From both player's and GM's point of view I've enjoyed most about games where players have lived in one specific location. They get familiar with the people and location, may start to like people there, get possessions or even rule a portion of the area.
Or, would you rather play Human warlord or Lord of Raldwik, Hero of the Three Rivers Battle?
Every GM has her own tools of the trade, little tricks she uses in his games. Sometimes you can just shake things out of your sleeve, but sometimes it's good to have some kind of tool you can use when in doubt. A tool I've used for years is a Luck roll, a simple d6 you roll for the character or group doing something.
Players are often lazy. While they enjoy playing games, they might not share Game Master's enthusiasm to the campaign setting and it's world, and as getting to know it could require reading somewhere from 10 to 150 pages, they might not really know or understand many things that come up during the game.
As our games often go forward fast, that question often comes up. Especially when fighting against enemies that can see in darkness, it can become important. It is often ignored, but it can become an effective combat tactic to get rid of opponent's lights.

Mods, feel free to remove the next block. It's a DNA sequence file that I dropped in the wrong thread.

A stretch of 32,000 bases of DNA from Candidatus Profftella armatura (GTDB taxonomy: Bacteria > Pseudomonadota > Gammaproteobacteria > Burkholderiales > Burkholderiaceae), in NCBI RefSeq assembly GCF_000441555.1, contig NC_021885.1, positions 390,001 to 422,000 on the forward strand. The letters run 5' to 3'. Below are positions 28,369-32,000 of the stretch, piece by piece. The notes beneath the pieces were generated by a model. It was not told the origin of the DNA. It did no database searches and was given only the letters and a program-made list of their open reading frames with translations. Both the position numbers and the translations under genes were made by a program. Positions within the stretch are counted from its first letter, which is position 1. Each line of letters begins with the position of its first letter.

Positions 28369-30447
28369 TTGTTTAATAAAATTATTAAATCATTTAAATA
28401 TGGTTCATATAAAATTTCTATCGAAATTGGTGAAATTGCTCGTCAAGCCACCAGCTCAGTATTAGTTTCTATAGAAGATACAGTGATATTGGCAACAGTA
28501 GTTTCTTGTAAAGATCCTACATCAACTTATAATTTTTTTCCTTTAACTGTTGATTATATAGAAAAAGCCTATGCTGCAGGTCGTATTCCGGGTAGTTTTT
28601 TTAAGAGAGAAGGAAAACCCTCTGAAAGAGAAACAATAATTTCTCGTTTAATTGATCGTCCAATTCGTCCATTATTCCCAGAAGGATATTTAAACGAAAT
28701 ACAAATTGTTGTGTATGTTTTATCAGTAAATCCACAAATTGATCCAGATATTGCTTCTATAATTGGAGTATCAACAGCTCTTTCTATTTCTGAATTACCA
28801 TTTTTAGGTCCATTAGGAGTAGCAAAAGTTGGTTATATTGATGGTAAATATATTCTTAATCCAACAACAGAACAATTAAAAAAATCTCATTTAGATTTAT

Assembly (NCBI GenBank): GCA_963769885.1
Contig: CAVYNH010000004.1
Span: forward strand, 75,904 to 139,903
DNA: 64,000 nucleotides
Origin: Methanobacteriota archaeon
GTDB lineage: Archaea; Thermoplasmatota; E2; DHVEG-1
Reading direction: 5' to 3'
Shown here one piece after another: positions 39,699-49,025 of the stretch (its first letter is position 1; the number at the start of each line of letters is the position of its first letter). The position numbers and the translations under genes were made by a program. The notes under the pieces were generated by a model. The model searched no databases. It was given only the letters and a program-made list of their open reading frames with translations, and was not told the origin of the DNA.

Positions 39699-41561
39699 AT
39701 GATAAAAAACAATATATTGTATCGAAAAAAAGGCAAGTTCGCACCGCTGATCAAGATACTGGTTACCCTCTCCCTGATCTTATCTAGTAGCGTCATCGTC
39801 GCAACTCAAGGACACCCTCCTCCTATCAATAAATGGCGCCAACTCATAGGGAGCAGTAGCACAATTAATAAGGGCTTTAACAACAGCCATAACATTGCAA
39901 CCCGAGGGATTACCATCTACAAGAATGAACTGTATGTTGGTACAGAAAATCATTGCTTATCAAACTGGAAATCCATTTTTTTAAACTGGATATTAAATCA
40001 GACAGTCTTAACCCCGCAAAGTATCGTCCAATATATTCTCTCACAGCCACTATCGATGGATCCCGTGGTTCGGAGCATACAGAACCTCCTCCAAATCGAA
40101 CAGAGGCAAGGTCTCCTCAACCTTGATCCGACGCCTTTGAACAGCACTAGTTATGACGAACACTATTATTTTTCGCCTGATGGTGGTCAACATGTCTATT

One of the most impressive moments I've experienced in a rpg as a player was in Runequest campaign, where my character wanted to learn some more spirit magic, healing this time. The following text tells how the learning was handled - the GM running the game is quite exceptional GM and I've learned a lot from him.
I have way too many game worlds and genres on my 'to-run' list, so I have no hope of running many of them as a campaign. I would't have enough material to run a campaign for many of them anyway, but on the other hand, I wouldn't want to run them as straight one-shots either; Players often want some continuity, so a series of one-shots doesn't sound so good.
I'm most fascinated about an idea of being able to run games for my kid(s) some day. And not just for fun; rpg's work well for educational purposes too. You can use games to teach kids historical facts, lessons about behavior and moral and other useful things while having fun!
When designing or running an adventure, you need to be careful about how you use details. While details can make a story alive, they can also make your players fall asleep.